Charis retreat to help young adults ‘find answers’

By Becky Aubut
Anchor Staff

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NORTH DARTMOUTH, Mass. — A Charis retreat titled, “What Next? Finding Answers with Faith Retreat,” will be held at Sacred Hearts Retreat Center in Wareham, and there is still time to register for the March 3-5 retreat that will help young adults between the ages of 18-35, connect with fellow peer members who are navigating a period of transition while focusing on ways God is present in the midst of uncertainty.

“We do a different theme each year. That’s one of the reasons the Office of Campus Ministry partnered with Charis about four years ago,” explained Father David Frederici, chaplain at UMass Dartmouth. “When Deacon Frank [Lucca] had come on board back in 2013, we were looking for a retreat that would be a great catalyst for getting people more involved in their faith. We were looking at off-college retreats, and there were a couple that were popular among campus ministries in young adults.”

Faced with substantial numbers of young adults leaving the Catholic Church, Charis was founded by the then-Chicago Province of the Society of Jesus in 2000 to reach out to these young men and women with the unique gift of Ignatian Spirituality. St. Ignatius of Loyola challenges individuals to find God in all things. Charis helps young adults see this grace or “charis” in the midst of transitions in careers and relationships, in their struggles and joys. Charis offers retreat experiences in the Jesuit tradition for men and women in their 20s and 30s, helping them to develop deeper Spiritual lives and stronger connections to faith communities.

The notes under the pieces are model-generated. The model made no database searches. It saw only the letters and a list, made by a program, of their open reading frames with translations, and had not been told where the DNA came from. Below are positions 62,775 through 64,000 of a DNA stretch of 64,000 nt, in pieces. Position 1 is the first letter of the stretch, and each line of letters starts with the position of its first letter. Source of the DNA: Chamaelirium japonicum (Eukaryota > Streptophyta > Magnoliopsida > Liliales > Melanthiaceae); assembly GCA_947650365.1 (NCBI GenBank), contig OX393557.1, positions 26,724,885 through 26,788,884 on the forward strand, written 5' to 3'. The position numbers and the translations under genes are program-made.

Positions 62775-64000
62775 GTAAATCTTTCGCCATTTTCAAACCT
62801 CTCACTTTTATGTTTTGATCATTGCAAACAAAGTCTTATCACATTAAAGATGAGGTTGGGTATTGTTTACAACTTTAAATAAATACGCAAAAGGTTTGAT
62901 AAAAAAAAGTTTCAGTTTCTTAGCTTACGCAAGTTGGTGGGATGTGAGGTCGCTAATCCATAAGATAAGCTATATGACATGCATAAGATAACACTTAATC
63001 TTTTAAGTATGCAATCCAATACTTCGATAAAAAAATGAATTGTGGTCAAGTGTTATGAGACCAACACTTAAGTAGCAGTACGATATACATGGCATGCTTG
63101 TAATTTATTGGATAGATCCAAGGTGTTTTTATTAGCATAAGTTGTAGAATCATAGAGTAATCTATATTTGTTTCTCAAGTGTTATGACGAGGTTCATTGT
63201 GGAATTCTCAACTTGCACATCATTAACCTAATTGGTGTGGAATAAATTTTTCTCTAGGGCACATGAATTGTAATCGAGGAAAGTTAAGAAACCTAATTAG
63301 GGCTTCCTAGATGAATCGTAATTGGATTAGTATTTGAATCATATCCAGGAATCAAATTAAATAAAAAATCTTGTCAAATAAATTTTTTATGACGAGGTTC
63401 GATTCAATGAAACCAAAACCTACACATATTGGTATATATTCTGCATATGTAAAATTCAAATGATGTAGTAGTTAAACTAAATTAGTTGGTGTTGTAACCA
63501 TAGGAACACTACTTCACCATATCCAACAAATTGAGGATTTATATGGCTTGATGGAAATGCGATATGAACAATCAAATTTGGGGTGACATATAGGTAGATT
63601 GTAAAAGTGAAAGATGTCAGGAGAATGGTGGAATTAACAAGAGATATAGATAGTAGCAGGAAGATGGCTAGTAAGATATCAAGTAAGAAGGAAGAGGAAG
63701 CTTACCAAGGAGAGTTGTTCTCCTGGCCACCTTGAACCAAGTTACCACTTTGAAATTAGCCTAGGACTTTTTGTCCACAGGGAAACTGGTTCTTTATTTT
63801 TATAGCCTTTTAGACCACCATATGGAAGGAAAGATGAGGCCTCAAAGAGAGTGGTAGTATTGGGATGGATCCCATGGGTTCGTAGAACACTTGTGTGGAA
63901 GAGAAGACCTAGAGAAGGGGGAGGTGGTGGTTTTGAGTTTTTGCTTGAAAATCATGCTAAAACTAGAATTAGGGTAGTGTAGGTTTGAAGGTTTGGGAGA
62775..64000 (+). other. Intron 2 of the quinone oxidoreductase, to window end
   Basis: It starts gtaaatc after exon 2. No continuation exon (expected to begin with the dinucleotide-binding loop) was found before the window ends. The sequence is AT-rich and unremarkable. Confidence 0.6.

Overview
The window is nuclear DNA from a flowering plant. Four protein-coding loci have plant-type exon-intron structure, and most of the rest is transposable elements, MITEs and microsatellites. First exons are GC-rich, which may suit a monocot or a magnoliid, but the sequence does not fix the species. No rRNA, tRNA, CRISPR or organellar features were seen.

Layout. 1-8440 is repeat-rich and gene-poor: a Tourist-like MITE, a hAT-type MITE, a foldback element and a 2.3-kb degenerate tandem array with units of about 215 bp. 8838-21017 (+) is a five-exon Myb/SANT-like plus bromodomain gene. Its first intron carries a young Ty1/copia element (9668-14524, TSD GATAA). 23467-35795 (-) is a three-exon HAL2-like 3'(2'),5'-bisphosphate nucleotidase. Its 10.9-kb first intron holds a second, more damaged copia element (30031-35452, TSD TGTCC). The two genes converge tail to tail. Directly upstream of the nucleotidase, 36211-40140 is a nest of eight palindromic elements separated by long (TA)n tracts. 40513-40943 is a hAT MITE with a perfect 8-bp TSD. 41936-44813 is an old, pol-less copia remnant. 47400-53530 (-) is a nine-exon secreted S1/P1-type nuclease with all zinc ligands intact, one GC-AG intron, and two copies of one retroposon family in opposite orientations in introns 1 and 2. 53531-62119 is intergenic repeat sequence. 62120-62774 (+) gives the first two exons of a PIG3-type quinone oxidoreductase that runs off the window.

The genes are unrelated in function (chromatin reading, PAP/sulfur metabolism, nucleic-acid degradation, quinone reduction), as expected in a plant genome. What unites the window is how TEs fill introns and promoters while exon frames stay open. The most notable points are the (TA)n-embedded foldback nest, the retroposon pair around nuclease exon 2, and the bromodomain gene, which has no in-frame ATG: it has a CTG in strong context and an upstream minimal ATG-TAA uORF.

Father Frederici said he and Deacon Lucca liked the structure already in place with the Charis program. Materials were already created, and Father Frederici knew he “didn’t have to recreate the wheel” to offer a comprehensive and Spiritually fulfilling retreat. Father Frederici is rotating through each of the eight themed retreats currently offered, and Charis has been adding new retreats as the years have gone on, though the foundation of peer fellowship has always remained the same.

“When we create our team, it’s made up of college students and one or two other young adults in their late 20s or early 30s, so that when we break down into small groups,” said Father Frederici, each group is formed with age-related group members.

“Small groups and personal reflection are important aspects of the Charis retreat model,” he continued. “A lot of people like the Emmaus model, but what really captures the students and the young adults with the Charis retreats is the fact that they’ve had some pretty intense Spiritual experiences; one of the most powerful retreats I’ve been on was when I went to a private retreat at a monastery. I didn’t have a lot of activities or table discussions, or things like that; ultimately the retreat is about the experience with God, and the encounter with God.